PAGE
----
California advances critical legislation for organic farmers

Update from CCOF inc.

The California State Legislature passed AB 1826—the California Organic Food and Farming Act (COFFA)—with unanimous bipartisan support in response to hundreds of organic farmers, businesses, and consumers calling for critical updates to the California State Organic Program (SOP). COFFA is expected to be signed into law by October 2016.


Background

COFFA is a bill sponsored by CCOF (California Certified Organic Farmers) and authored by California Central Coast Assembly Member Mark Stone (D-Monterey Bay). Assembly Member Stone, representing over 140 certified organic farms and businesses, authored COFFA to address organic producers’ concerns that the SOP is outdated and duplicates requirements from the National Organic Program (NOP).

The SOP is a unique program approved by the U.S. Department of Agriculture’s (USDA’s) NOP to enforce federal organic standards. The SOP does not certify organic farms; rather, it investigates complaints of fraud, conducts periodic spot inspections, and evaluates residue samples on organic crops, soil, seed, and feed. California is the only state with an enforcement program, and it requires all organic operations in California to register with the state by paying fees and completing paperwork in addition to the certification fees and paperwork required by NOP before a product can be sold as organic in the state.

California established the SOP before NOP was fully developed, and today retains many requirements that duplicate federal certification requirements. Organic farmers have long been concerned that the additional layer of fees and paperwork stalls business and creates unnecessary barriers to organic certification without added value to consumers. Therefore, a strong grassroots network of organic stakeholders joined in calling for long-overdue updates to the SOP through the passage of COFFA.


How this will improve the State Organic Program

COFFA makes three key changes to the SOP: 1) it streamlines paperwork for certified organic producers; 2) it caps or lowers SOP fees; 3) and it updates the role of the SOP to support organic agriculture and producers.

COFFA streamlines paperwork for certified organic producers by allowing USDA-accredited organic certifying agents to submit information about their clients directly to the state to complete their SOP registration. Current law requires organic producers to register with the SOP by reporting information that duplicates other state and federal reporting requirements. COFFA creates a framework where the SOP receives the information it needs for enforcement directly from certifying agents, and organic producers are not saddled with redundant paperwork.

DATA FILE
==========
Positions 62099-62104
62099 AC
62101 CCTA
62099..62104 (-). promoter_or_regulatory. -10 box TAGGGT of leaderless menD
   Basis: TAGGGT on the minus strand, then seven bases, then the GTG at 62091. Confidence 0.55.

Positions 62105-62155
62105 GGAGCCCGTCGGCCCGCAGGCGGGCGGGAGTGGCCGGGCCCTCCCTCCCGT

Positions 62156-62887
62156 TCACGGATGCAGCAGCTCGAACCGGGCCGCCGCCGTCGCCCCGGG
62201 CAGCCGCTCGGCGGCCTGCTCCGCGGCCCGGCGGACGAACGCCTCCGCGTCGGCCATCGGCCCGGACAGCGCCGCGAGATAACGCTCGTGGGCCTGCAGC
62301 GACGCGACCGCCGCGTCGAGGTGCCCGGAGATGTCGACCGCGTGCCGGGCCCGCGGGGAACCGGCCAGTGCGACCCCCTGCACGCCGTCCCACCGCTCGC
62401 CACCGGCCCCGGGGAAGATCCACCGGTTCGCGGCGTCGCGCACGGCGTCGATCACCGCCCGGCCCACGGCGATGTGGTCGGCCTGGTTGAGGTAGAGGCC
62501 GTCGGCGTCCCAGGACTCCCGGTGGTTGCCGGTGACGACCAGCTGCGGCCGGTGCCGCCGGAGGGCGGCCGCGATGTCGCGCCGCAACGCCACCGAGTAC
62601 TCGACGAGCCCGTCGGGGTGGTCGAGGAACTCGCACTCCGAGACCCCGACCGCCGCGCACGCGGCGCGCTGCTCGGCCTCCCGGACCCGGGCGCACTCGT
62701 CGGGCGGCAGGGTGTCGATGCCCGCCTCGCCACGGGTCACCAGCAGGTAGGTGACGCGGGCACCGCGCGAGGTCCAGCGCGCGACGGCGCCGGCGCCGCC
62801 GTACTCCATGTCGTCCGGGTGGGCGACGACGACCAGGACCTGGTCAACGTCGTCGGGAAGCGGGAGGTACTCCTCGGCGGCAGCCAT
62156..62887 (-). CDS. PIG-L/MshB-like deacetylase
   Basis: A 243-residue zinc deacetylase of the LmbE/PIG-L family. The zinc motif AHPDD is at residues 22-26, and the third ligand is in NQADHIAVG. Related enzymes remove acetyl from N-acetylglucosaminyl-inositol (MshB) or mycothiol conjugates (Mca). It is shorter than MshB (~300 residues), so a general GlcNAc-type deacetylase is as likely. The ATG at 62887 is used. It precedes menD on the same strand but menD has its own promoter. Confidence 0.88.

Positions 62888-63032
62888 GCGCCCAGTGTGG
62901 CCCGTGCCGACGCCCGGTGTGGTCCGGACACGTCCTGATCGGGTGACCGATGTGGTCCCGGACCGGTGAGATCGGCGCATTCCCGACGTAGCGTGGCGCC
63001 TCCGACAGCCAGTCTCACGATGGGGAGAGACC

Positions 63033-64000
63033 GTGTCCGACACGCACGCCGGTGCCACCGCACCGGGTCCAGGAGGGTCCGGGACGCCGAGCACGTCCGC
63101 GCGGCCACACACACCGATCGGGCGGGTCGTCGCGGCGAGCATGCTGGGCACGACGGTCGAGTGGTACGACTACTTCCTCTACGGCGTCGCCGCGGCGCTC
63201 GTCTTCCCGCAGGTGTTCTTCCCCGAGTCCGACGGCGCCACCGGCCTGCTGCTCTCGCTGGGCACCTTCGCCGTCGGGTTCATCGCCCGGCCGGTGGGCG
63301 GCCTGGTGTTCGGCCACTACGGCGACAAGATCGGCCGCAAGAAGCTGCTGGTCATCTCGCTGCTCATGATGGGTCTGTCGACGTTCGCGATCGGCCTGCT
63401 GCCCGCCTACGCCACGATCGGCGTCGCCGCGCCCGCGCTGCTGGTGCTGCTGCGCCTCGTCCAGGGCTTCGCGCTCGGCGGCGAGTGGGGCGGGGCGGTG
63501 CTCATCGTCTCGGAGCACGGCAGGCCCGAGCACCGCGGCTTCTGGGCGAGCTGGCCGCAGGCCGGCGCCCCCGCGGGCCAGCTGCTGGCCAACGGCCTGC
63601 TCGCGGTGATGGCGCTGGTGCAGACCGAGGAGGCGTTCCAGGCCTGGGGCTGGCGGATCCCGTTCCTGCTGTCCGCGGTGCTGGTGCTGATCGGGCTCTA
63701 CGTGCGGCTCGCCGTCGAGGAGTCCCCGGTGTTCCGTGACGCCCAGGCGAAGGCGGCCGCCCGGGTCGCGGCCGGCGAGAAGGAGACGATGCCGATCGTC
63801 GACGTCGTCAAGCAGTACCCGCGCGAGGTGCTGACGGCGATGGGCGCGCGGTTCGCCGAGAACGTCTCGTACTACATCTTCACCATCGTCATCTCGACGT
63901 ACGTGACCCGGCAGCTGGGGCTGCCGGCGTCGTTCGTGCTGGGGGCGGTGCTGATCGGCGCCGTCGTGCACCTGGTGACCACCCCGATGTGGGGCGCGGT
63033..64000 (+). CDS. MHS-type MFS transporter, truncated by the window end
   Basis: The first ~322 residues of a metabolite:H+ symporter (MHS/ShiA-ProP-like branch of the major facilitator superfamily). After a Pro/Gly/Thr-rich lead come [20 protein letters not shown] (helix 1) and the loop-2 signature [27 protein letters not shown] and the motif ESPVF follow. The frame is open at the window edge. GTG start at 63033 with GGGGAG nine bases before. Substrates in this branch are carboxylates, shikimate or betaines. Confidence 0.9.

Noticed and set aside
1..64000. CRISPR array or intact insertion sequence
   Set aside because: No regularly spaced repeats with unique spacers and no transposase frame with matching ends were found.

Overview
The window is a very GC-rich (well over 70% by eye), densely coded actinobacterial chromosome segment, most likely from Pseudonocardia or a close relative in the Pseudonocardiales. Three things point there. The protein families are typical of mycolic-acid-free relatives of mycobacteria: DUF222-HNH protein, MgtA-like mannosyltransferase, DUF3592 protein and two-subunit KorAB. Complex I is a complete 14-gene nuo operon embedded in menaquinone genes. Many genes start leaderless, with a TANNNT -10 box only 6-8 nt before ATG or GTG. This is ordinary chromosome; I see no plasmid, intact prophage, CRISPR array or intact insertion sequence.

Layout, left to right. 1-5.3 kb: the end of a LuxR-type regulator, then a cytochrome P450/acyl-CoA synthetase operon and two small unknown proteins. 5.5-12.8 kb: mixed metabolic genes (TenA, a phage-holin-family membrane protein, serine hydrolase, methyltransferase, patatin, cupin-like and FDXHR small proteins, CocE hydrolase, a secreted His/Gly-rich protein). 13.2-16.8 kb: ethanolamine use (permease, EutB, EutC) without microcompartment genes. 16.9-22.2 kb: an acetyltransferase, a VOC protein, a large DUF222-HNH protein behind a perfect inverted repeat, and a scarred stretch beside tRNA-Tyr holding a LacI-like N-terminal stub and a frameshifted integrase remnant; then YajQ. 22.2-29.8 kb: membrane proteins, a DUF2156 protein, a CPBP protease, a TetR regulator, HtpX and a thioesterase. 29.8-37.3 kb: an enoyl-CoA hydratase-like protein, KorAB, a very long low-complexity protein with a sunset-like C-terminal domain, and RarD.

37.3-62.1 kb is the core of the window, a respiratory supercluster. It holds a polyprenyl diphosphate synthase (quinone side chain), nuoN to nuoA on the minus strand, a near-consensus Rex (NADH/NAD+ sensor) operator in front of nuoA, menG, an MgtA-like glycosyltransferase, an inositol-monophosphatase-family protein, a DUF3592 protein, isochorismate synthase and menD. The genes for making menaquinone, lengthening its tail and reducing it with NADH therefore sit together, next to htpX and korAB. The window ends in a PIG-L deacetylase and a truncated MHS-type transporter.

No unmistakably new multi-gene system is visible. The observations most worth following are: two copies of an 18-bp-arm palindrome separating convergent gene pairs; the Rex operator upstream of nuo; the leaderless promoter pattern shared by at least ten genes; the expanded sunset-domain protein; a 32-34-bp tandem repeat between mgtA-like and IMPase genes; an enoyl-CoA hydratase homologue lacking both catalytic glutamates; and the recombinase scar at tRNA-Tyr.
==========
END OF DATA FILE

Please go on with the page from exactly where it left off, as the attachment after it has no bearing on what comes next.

COFFA also caps or lowers SOP fees. The SOP fee schedule is set by the current law, and has not been updated since 2003. COFFA lowers the fees for organic producers with gross organic sales of less than $250,000, and caps all fees at their current levels to allow for further reductions by the SOP due to the fact that the streamlined registration process is expected to result in long-term cost savings for the program.

The final key change is to update the role of the SOP and its existing advisory committee. The SOP operates under the advisement of the California Organic Products Advisory Committee (COPAC), which is a 15-member committee representing farmers, processors, consumers, and other stakeholders. COPAC has a narrow role in advising the California Secretary of Food and Agriculture on organic enforcement, but under COFFA, COPAC can advise on education, outreach, and other programmatic activities. Therefore, COFFA allows COPAC to play a more prominent role in supporting organic as a critical sector of California’s agricultural economy.


Looking forward

CCOF continues to celebrate the overwhelming support of and collaboration on COFFA, and the Organic Trade Association (OTA) has been a critical partner in advancing the legislation. Despite the improvements that would be made under COFFA, the SOP will continue to be funded through additional fees that unfairly put California producers at a competitive disadvantage. Therefore, CCOF has joined OTA in requesting that Congress allocate more enforcement funds to NOP, and that Congress and USDA allow excess funds from the Organic Certification Cost Share Program go towards SOP fees (up to $750) as an additional scope of certification. An additional scope for SOP fees would be available to any state seeking to establish its own enforcement program under NOP.

CCOF will also work with COPAC and the California Department of Food and Agriculture (CDFA) to ensure the SOP is an effective program that supports the organic sector. For more information, visit www.ccof.org/coffa.  //

Kelly Damewood is CCOF 's Policy Director

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